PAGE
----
Commander Shepard wakes with a start. “You okay?” asks his lover, stirring next to him. “Got a lot on my mind,” he answers gruffly. His lover responds with comforting words, gently laying a hand against his back.
As a scene from an epic role-playing video game, it seems surprisingly tender. Even more surprising, though, is the fact that the commander’s companion is a naked black man with a body-builder’s physique.
The romance between the rugged starship commander and his comrade Cortez is only one of many relationship options available to players of the much anticipated Mass Effect 3, launched last week by Edmonton-based BioWare. But it’s the one that has sparked a flame war on gamer sites all over the world.
BioWare co-founder Ray Muzyka told mega gaming blog Kotaku last fall that the game’s gay element was in response to compelling feedback from fans requesting more choice in romantic scenarios. While critics have delivered glowing reviews, commenters on the popular review aggregator Metacritic are complaining about the game’s homosexual content.
“What were they thinking? Putting gay scenes into video games?” wrote one Metacritic user. “The homosexual views of this game are very offensive to my Christian beliefs. I think Bioware should be much more aware of how many of their fans are Christians,” wrote another.
Kevin VanOrd, a gay man who writes for one of the Web’s top video game sites, Gamespot, said he received homophobic responses from readers after posting his positive review of Mass Effect 3.
“BioWare has hardly burdened the unwitting masses with explicit gay subject matter,” he notes in a blog on the Huffington Post, “they’ve simply allowed me to see my in-game character as I see myself.”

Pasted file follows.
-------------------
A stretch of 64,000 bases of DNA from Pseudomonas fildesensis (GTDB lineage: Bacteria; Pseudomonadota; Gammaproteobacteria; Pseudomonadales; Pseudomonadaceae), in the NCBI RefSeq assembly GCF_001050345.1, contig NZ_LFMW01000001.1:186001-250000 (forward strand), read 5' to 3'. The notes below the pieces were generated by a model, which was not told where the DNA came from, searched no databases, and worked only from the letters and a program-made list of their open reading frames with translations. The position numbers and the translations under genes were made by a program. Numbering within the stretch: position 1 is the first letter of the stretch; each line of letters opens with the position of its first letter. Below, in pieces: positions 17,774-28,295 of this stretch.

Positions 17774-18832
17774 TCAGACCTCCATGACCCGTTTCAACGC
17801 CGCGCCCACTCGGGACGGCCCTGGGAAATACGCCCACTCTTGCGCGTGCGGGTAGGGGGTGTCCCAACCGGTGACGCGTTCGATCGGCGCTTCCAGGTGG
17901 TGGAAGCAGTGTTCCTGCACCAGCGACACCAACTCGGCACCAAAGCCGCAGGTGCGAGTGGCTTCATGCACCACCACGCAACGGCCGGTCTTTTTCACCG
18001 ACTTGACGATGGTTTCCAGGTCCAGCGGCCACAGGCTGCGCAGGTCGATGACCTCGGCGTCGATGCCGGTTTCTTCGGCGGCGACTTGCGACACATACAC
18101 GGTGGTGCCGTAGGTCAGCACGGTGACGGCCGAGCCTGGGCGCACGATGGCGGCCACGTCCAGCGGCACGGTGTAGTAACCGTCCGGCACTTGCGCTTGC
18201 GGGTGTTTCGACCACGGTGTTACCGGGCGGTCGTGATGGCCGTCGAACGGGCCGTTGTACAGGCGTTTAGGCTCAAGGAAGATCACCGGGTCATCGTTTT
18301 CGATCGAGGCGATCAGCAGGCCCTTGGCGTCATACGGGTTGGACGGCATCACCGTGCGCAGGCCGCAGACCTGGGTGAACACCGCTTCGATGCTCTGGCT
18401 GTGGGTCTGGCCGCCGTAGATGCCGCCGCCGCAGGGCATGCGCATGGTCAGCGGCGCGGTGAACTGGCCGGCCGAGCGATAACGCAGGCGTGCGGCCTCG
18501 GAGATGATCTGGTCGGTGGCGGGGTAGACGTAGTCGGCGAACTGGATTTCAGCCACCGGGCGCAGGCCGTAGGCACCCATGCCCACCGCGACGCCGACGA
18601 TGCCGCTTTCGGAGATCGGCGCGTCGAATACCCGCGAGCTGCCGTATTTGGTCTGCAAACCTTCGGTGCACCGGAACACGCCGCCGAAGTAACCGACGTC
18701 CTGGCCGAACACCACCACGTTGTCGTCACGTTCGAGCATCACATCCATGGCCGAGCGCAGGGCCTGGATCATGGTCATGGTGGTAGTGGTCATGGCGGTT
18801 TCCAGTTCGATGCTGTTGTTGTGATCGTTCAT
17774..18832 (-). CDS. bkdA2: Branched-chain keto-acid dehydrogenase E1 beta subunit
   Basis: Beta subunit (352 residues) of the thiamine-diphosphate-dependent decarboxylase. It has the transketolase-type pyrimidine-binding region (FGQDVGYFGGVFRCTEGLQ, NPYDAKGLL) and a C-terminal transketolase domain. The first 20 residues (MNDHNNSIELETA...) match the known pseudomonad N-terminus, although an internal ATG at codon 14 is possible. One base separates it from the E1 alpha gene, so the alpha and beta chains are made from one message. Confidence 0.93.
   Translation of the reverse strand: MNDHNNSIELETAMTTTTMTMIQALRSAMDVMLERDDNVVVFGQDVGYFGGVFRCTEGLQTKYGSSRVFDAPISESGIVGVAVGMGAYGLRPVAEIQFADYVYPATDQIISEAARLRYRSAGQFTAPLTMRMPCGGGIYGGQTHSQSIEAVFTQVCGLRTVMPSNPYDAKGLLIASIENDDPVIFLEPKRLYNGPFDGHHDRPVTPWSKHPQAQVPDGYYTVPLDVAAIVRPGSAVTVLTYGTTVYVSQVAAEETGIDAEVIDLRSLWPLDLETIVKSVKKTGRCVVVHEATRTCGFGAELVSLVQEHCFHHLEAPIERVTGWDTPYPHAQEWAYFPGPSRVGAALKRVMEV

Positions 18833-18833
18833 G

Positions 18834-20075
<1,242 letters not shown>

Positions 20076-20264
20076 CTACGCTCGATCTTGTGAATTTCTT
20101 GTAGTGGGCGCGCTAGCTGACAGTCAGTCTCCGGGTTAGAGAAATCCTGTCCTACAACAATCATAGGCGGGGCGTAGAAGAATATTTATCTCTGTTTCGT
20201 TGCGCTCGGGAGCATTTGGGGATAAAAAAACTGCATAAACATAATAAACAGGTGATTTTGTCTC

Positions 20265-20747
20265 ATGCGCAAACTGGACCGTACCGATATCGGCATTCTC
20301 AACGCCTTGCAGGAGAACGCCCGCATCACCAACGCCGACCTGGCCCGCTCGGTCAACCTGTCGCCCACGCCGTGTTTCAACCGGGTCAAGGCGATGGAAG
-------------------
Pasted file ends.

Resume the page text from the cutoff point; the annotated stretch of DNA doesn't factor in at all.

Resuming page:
BioWare regularly delivers some of the most compelling action available in modern role-playing games, but it’s the Canadian studio’s penchant for creating rich, multi-dimensional characters that consistently brings their games into the spotlight.
That’s never been truer than in the company’s sci-fi-themed Mass Effect series, which allows players to create complex avatars and to build nuanced relationships – romantic and sexual – with other characters. Commander Shepard can also be played as a woman, with players able to guide her into a romantic relationship with either male or female characters.
The franchise also examines racism, in the form of extraterrestrial discrimination. The theme of ethics in scientific experimentation – when do the ends justify the means? – runs through the series. It even reflects tensions in the Middle East through a homeland war that has rendered an entire species nomadic.
Mass Effect 3, the final installation in the series, sold nearly a million copies in its first 24 hours in North America alone, and had already shipped 3.5 million copies globally, according to BioWare publisher Electronic Arts. So even if Metacritic user reviews of the Xbox 360 edition sit at a dismal 4.9 out of 10, in stark contrast to the critical average of 94 out of 100, it’s well on its way to becoming the trilogy’s bestseller.
In the end, the furor may simply be the result of an unusually vocal minority. But it’s an indication that Mass Effect has already succeeded in doing what all great science-fiction does: shine a spotlight on a contemporary issue. It’s also shown that while game culture may be maturing, individual gamers still have a lot of growing up to do.